• Petroleum (L. petroleum, from Greek: petra (rock) + Latin: oleum (oil)) or crude oil is a naturally occurring, flammable liquid consisting of a complex mixture of hydrocarbons of various molecular weights and other liquid organic compounds, that are found in geologic formations beneath the Earth's surface.

http://en.wikipedia.org/wiki/Petroleum 25. Petroleum and Octanehttp://en.wikipedia.org/wiki/Petroleum 26. Proven Oil Reserves http://en.wikipedia.org/wiki/Petroleum 27. 28. Total World reserves of oil

  • The majority of world oil supplies are unconventional leading to development of tar sands or oil sands, which are also called bitumen. Canada and Venezuela have the largest amount of unconventional petroleum, significantly exceeding all conventional petroleum reserves.

http://en.wikipedia.org/wiki/Petroleum 29. 30. 31. Natural Gas

  • Natural gas is a gas consisting primarily of methane , typically with 020% higher hydrocarbons ( primarilyethane ). It is found associated with other hydrocarbon fuel, in coal beds , as methane clathrates , and is an important fuel source and a major feedstock for fertilizers .
  • Most natural gas is created by two mechanisms: biogenic and thermogenic. Biogenic gas is created bymethanogenicorganisms in marshes , bogs , landfills , and shallow sediments. Deeper in the earth, at greater temperature and pressure, thermogenic gas is created from buried organic material.
  • http://en.wikipedia.org/wiki/Natural_gas

32. Methane 33. Methane Hydrates (methane in ice) off Oregon coast http://en.wikipedia.org/wiki/Methane_clathrate

  • Methane clathrate , also called methane hydrate , hydromethane , methane ice , "fire ice" and natural gas hydrate , is a solid clathrate compound (more specifically, a clathrate hydrate ) in which a large amount of methane is trapped within a crystal structure of water, forming a solid similar to ice .

34. Methane Hydrates http://en.wikipedia.org/wiki/Methane_clathrate 35. 36. Biomass Energy

  • Biofuel is a type of fuel which is in some way derived from biomass . The term covers solid biomass , liquid fuels and various biogases . Biofuels are gaining increased public and scientific attention, driven by factors such as oil price spikes , the need for increased energy security , concern over greenhouse gas emissions from fossil fuels , and government subsidies .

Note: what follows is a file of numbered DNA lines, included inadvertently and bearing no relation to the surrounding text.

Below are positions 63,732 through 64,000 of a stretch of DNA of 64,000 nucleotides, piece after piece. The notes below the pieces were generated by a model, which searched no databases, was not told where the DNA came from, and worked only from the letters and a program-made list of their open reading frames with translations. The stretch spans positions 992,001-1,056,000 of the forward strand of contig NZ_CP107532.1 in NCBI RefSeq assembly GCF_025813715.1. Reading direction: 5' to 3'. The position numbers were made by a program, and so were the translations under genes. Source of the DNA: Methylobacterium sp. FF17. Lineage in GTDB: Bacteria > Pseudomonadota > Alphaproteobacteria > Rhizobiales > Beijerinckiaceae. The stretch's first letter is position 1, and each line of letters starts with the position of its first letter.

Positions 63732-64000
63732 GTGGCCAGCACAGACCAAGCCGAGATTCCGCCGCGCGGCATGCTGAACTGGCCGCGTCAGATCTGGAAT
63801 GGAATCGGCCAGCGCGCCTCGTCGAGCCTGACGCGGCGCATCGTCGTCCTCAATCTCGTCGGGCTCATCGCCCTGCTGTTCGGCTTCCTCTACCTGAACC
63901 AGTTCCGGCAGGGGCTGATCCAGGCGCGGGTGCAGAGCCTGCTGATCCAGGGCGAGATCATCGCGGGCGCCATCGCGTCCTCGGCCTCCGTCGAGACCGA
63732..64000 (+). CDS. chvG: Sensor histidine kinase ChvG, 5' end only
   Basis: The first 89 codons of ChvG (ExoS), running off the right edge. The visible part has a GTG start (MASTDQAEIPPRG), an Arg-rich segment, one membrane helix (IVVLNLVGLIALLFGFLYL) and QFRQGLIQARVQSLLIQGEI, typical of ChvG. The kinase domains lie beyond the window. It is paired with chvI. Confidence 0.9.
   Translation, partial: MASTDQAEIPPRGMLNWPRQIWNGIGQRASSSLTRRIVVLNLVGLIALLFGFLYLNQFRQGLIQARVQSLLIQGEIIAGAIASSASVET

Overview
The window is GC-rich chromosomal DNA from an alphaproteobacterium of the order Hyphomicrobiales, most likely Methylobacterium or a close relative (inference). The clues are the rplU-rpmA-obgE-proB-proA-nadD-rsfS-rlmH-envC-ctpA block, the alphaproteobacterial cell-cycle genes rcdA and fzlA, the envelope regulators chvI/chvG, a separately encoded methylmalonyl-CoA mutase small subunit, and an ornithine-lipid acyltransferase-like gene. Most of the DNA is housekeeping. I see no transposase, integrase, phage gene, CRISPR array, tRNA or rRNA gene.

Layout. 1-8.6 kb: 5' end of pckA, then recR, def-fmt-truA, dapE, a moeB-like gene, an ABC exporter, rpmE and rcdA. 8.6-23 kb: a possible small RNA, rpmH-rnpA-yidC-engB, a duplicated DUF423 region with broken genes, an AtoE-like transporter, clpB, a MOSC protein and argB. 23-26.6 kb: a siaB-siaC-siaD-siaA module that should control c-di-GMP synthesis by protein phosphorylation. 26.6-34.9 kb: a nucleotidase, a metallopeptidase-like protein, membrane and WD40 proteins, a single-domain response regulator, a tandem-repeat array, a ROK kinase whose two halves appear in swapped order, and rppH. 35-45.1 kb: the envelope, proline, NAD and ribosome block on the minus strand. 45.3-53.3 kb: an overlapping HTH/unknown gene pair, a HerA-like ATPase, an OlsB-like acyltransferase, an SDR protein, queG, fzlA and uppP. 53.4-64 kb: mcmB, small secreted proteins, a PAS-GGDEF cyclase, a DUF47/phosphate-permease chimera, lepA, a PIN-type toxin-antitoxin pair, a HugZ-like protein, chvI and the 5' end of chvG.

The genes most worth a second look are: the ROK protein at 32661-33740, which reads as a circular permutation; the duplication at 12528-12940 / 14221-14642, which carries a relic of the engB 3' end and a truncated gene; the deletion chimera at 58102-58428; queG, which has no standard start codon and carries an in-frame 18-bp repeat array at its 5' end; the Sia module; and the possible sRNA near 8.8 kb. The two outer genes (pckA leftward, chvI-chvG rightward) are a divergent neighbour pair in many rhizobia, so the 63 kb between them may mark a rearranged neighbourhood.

http://en.wikipedia.org/wiki/Biomass_energy 37. Ethanol Fuel (Brazil) 38. Algal Biofuels The global biofuels industry is entering a new decade of emerging opportunities and considerable challenges in reaching 2020 targets. The global economic recession is already shaking out many of the would-be players in a crowded algae space, and favoring new players with improved strategies . http://www.chem.info/Articles/2010/03/Alternative-Energy-Algae-Investment-Trends-Advanced-Biofuels-Insight/ 39. Hydroelectric Energy

  • Hydroelectricity is the term referring to electricity generated by hydropower ; the production of electrical power through the use of the gravitational force of falling or flowing water. It is the most widely used form of renewable energy . Once a hydroelectric complex is constructed, the project produces no direct waste, and has a considerably lower output level of the greenhouse gas carbon dioxide (CO 2 ) than fossil fuel powered energy plants. Worldwide, an installed capacity of 777 GWe supplied 2998 TWh of hydroelectricity in 2006. [1] This was approximately 20% of the world's electricity, and accounted for about 88% of electricity from renewable sources. [2]
  • http://en.wikipedia.org/wiki/Hydroelectricity

40. Hydroelectric Energy http://en.wikipedia.org/wiki/Hydroelectricity 41. http://en.wikipedia.org/wiki/Hydroelectricity Hydroelectric Energy 42. Geothermal Energy Global capacity of geothermal electric power plants. Upper line is nameplate capacity, lower line is realized production.http://en.wikipedia.org/wiki/Geothermal_electricity 43. Solar (PV and CSP) Solar areas defined by the dark disks could provide more than the world's total primary energy demand (assuming a conversion efficiency of 8%). That is, all energy currently consumed, including heat, electricity, fossil fuels, etc., would be produced in the form of electricity by solar cells. The colors in the map show the local solar irradiance averaged over three years from 1991 to 1993 (24 hours a day) taking into account the cloud coverage available from weather satellites.http://en.wikipedia.org/wiki/Solar_energy 44.